Asian American rock band wins the right to trademark their "disparaging" band name.
'The Slants have won the right to trademark their band name. The Supreme Court rules Monday that even trademarks considered to be derogatory deserve First Amendment protection, in a ruling that could have significant impact on how speech protection is applied in other trademark cases.
The Slants' frontman, Simon Tam, filed a lawsuit after the U.S. Patent and Trademark Office denied the band from registering its name, and rejected repeat appeals, citing a section of the 1946 Lanham Act, a federal law that prohibits registration of trademarks that "disparage" or "bring into contempt or disrepute" persons, institutions, beliefs or national symbols. Tam contended that the 70-year-old law violates free speech rights.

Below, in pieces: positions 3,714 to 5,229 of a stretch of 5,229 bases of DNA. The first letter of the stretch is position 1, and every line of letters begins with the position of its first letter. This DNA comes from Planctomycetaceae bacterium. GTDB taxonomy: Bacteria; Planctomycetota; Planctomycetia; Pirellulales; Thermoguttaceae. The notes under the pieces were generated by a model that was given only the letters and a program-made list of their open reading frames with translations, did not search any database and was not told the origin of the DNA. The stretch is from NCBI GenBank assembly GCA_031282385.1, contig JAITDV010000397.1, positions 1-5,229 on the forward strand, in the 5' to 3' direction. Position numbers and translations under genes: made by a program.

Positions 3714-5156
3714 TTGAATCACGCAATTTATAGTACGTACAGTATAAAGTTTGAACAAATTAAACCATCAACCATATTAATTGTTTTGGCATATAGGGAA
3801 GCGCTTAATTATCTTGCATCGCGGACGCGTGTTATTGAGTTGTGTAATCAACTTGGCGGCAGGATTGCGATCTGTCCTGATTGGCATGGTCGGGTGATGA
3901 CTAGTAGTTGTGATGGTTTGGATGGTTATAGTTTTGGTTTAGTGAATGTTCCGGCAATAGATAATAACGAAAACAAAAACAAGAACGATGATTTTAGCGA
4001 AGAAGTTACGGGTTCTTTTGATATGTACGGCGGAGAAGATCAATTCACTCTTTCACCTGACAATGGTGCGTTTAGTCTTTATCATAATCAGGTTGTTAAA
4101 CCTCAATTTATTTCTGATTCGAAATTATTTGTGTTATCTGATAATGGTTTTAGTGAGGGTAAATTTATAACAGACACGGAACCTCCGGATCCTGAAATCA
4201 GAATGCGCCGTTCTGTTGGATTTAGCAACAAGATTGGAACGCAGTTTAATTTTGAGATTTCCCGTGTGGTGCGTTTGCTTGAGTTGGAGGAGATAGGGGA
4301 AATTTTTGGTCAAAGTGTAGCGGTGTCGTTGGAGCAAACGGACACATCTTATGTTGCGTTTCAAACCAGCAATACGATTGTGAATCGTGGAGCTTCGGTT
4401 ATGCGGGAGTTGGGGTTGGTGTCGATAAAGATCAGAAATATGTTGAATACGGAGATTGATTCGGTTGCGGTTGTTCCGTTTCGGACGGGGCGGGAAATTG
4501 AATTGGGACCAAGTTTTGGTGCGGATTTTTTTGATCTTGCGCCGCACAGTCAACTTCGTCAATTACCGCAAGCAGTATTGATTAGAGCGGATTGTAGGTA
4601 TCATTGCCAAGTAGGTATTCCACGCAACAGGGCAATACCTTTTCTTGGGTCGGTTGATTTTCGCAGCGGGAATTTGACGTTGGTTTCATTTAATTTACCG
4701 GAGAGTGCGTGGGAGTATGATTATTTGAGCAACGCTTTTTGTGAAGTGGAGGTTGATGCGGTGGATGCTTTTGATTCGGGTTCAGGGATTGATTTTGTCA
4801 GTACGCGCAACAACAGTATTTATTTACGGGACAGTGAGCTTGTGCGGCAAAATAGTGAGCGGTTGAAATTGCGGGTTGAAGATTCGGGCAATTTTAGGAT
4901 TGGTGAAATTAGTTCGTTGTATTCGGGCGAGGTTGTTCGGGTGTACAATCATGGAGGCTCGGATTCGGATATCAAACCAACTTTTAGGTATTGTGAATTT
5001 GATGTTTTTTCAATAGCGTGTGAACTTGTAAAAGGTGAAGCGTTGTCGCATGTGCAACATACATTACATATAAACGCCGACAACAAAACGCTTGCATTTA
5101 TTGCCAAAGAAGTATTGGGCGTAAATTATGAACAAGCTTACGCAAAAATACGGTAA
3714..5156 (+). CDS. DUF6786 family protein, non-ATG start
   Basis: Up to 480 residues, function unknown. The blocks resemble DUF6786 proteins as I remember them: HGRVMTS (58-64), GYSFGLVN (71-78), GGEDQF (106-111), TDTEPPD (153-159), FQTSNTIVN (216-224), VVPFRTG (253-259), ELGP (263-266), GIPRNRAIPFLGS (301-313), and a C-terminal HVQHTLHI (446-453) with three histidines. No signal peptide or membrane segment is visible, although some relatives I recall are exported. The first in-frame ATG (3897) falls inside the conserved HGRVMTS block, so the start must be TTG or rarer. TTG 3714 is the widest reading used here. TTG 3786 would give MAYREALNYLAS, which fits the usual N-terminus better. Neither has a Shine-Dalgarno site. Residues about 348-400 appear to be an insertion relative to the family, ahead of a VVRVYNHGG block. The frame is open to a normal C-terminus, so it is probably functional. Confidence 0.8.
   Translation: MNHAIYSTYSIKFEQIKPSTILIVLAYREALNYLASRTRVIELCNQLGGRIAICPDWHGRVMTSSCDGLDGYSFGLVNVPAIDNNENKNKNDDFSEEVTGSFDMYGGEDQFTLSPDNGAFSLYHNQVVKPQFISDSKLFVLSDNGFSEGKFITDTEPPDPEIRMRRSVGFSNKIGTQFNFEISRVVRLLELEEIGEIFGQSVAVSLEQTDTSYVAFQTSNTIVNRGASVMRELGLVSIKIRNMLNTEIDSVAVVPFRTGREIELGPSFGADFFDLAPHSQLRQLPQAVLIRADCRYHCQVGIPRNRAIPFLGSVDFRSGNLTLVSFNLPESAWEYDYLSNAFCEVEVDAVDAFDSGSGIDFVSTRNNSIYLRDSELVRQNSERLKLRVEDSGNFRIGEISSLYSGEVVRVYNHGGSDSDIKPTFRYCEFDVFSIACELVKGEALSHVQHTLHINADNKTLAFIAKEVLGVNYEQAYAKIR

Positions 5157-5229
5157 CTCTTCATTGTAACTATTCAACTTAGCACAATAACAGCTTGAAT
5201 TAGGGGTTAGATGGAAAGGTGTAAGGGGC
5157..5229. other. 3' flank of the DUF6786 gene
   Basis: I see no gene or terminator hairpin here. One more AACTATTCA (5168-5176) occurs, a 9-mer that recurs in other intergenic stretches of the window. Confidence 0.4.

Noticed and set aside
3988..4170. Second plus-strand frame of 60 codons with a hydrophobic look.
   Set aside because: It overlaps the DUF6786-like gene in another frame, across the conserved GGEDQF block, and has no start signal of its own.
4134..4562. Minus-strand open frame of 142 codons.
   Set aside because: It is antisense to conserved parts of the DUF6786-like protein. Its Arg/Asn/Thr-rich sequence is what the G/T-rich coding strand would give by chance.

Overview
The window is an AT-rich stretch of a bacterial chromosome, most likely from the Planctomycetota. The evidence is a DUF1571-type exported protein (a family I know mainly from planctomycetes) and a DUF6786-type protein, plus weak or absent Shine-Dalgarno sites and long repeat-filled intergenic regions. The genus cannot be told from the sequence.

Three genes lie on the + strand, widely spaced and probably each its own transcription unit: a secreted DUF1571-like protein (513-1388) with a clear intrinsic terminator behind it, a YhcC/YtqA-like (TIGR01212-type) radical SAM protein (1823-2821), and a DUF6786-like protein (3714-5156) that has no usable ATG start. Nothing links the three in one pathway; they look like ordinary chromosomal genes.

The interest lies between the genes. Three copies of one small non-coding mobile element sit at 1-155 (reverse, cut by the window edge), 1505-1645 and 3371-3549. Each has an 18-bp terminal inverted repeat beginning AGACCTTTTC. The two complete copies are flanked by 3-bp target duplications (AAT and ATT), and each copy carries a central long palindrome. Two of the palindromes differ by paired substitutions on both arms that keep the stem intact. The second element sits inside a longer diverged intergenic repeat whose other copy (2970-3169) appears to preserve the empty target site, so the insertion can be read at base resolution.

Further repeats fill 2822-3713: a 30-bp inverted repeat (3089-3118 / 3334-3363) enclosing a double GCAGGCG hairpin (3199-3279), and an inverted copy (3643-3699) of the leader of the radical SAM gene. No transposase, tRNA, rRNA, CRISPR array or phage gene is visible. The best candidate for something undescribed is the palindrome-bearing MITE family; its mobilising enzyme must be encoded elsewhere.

In an 8-0 ruling, the court agreed with The Slants, determining the law's disparagement clause violates the free speech clause of the First Amendment.
"The commercial market is well stocked with merchandise that disparages prominent figures and groups, and the line between commercial and non-commercial speech is not always clear, as this case illustrates," Justice Samuel Alito wrote in his opinion for the court. "If affixing the commercial label permits the suppression of any speech that may lead to political or social 'volatility,' free speech would be endangered."